That is an extremely important sentence. Here you have a federal district judge who points out, that even right now, in the month of September in the year 2014, a majority of states in the United States of America by democratic processes have bans, either in the law or in their state constitutions, against same-sex marriage. And thus as he writes, it’s not, to use his words, universally irrational on the constitutional grid; these states, acting in a way that they believed was constitutional took an action that they intended to serve to protect marriage. Furthermore in his decision, the judge says that he “hesitates with the notion that this state’s choice could only be inspired by hate and intolerance.”


That’s a response directly back to the Windsor decision, which also points back to another decision 10 years earlier in the case Lawrence v. Texas, in which the same Supreme Court Justice wrote the majority opinion, in both cases, it was Justice Anthony Kennedy when he pointed out that this kind of law had to be rooted, in his judgment, in the fact that there are some animus against gay Americans. This judge said that isn’t at all apparent in the actual legislative and political history of the ban on same-sex marriage in the state of Louisiana. Instead he says, Louisiana


Has legitimate interest whether obsolete in the opinion of some, or not in the opinion of others, in linking children to an intact family formed by their two biological parents.


Again a very important sentence, because just imagine the moral courage that this judge brought to that statement. He declared, after making clear the state is not acting irrationally in defining marriage as the union of a man and a woman, by coming back to the fact that the legitimate interest of the state is, to use his words,


In linking children to an intact family formed by their two biological parents.


In other words, asserting that it does make a difference as to whether or not the family is defined as having both a mother and a father. That is a very important statement, and it’s a statement that no previous generation, or any previous culture, would’ve found, in any way, controversial to the very least.


A couple of things are going to be immediately interesting, the state of this judge’s decision, as undoubtedly the case is appealed to the US appellate court and eventually upon appeal probably to the United States Supreme Court, the only real question with the Supreme Court is which one of these cases it decides to take. That will frame the issue actually going into the court’s deliberations, expected to be this fall, within eventual decision by the U.S. Supreme Court likely to come early next summer.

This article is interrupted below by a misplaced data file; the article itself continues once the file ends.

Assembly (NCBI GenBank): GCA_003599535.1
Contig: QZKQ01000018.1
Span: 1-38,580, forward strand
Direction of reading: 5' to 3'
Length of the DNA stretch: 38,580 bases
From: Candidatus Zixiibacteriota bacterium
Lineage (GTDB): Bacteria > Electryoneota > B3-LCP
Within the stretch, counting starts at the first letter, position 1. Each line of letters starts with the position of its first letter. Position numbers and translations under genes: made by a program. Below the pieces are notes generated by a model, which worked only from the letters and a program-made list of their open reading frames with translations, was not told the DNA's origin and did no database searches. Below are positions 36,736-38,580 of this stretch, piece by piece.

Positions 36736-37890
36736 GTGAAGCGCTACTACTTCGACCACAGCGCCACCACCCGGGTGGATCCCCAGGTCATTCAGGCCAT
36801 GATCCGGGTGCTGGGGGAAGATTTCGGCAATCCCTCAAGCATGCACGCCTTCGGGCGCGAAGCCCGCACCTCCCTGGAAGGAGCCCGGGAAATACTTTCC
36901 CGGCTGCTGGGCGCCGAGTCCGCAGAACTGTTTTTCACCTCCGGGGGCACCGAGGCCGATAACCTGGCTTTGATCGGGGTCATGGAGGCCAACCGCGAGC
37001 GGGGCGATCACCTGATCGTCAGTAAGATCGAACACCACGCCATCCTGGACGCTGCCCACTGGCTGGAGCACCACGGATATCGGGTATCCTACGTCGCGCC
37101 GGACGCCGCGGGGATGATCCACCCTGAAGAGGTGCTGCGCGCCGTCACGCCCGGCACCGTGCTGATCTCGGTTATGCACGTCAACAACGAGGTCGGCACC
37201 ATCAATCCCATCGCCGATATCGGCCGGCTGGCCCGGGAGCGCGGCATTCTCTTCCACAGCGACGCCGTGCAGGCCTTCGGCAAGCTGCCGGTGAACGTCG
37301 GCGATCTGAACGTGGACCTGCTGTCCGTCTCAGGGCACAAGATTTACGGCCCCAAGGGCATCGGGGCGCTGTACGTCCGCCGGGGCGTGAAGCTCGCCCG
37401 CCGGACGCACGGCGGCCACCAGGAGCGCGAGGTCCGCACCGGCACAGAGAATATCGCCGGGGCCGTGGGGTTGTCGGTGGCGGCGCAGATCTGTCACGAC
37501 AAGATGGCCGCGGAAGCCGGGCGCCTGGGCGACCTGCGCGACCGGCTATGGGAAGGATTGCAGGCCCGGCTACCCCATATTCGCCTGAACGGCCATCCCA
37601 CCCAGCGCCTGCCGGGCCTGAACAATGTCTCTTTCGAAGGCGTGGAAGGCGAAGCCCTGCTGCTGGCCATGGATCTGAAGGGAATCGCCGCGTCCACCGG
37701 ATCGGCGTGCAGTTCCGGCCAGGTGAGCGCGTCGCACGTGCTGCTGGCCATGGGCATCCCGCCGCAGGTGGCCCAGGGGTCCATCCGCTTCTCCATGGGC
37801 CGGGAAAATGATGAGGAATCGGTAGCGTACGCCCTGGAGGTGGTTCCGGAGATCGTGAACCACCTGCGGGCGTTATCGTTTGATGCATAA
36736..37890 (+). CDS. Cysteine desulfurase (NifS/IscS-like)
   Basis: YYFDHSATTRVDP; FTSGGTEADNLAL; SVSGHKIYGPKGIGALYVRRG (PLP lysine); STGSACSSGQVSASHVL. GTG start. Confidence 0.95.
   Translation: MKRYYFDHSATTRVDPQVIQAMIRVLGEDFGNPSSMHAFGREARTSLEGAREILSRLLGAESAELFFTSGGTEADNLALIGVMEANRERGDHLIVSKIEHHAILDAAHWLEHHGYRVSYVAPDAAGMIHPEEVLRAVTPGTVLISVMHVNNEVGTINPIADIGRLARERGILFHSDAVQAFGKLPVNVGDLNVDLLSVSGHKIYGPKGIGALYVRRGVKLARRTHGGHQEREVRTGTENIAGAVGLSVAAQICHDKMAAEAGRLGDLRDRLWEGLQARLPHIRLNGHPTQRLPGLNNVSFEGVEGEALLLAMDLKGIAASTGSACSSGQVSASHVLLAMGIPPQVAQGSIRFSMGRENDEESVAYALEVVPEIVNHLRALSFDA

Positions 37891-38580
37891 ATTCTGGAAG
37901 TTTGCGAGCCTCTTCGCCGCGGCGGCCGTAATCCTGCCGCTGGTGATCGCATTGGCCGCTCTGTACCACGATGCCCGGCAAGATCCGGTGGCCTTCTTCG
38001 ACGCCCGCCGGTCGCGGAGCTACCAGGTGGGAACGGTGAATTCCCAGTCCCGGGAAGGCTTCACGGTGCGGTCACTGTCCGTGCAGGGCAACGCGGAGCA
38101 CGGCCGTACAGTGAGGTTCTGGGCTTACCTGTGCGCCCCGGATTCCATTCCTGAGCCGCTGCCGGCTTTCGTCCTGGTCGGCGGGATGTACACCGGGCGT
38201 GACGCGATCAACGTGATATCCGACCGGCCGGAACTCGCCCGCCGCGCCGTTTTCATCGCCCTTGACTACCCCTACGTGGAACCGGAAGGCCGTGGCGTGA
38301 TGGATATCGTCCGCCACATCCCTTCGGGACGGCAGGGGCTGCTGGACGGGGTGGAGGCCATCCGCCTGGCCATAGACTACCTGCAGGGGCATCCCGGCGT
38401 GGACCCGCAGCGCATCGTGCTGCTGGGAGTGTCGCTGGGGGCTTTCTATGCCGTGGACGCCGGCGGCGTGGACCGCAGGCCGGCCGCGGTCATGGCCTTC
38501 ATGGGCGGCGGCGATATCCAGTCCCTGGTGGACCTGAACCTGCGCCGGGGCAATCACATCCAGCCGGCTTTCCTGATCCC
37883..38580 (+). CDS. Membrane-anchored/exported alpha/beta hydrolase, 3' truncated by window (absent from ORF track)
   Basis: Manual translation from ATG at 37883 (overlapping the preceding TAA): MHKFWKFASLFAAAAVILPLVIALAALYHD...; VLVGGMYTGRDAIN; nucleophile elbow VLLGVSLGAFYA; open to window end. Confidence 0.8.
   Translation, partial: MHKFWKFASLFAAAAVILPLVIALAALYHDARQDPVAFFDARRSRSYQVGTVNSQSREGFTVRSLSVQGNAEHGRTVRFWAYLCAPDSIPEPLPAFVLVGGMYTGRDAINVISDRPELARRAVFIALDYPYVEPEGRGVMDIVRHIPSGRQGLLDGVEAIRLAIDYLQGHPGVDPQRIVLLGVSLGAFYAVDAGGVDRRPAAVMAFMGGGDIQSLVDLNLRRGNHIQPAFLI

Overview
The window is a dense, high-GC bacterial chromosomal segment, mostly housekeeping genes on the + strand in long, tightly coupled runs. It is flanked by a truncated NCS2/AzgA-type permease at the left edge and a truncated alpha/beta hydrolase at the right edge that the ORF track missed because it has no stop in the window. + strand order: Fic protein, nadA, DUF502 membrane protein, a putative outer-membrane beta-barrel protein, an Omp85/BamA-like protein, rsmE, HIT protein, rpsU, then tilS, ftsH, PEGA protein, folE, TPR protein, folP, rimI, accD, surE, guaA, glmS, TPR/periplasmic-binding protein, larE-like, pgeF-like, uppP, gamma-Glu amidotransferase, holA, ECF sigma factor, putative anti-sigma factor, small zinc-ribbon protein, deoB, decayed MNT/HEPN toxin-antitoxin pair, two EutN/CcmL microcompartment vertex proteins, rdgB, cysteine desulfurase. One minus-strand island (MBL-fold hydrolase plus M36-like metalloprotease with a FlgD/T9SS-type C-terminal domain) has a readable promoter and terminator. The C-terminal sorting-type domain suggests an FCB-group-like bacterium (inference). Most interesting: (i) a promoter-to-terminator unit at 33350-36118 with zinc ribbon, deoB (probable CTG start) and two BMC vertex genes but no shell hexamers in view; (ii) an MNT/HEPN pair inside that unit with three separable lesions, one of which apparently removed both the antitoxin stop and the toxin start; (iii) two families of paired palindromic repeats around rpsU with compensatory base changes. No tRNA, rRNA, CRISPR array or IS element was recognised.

But the second thing that’s going to be very interesting is to see how the national press deals with this judge’s decision. This does break a string of over 20 decisions in the federal courts thus far since Windsor. And it does break it in a very decisive way because this judge did not merely rule that the state of Louisiana’s ban on same-sex marriage is constitutional, he gave an argument for why it should be understood as constitutional, and a legitimate state interest, and one that recognizes the needs of children – to live in an intact family with their biological parents, otherwise known as a mother and a father. The very fact that that judge’s ruling will be considered wrong by some, controversial by many, and perhaps even shaky in terms of future appeals by most, that just points to the reality of the moral rebellion we are now experiencing, and the scale of the moral revolution that is now utterly reshaping the entire world around us.

3) Osteens’ prosperity cannot be preached in Mosul, should not be preached in Houston

Yesterday on my website at Albert I posted an article entitled “The Osteen Predicament — Mere Happiness Cannot Bear the Weight of the Gospel.” My essay was prompted by controversy over comments made by Victoria Osteen, the wife of Houston megachurch pastor Joel Osteen – she’s also identified, by the ways, as one of the pastors of the church – when she stated in terms of the video that’s been circulating on the Internet and I quote,



I just want to encourage every one of us to realize when we obey God, we’re not doing it for God–I mean, that’s one way to look at it–we’re doing it for ourselves, because God takes pleasure when we are happy. . . . That’s the thing that gives Him the greatest joy. . . .”



She continued by saying,


So, I want you to know this morning — Just do good for your own self. Do good because God wants you to be happy. . . . When you come to church, when you worship him, you’re not doing it for God really. You’re doing it for yourself, because that’s what makes God happy. Amen?”


As you might expect, the congregation responded with a very loud “amen,” and in that amen what you heard was the entire theological logic of the Bible turned absolutely upside down – telling us that the purpose of our living is not about God, and the ultimate purpose of life is not the glory of God, but rather our own happiness, which is, Victoria Osteen says: God’s greatest happiness as well, if we’re just happy, he will be happy.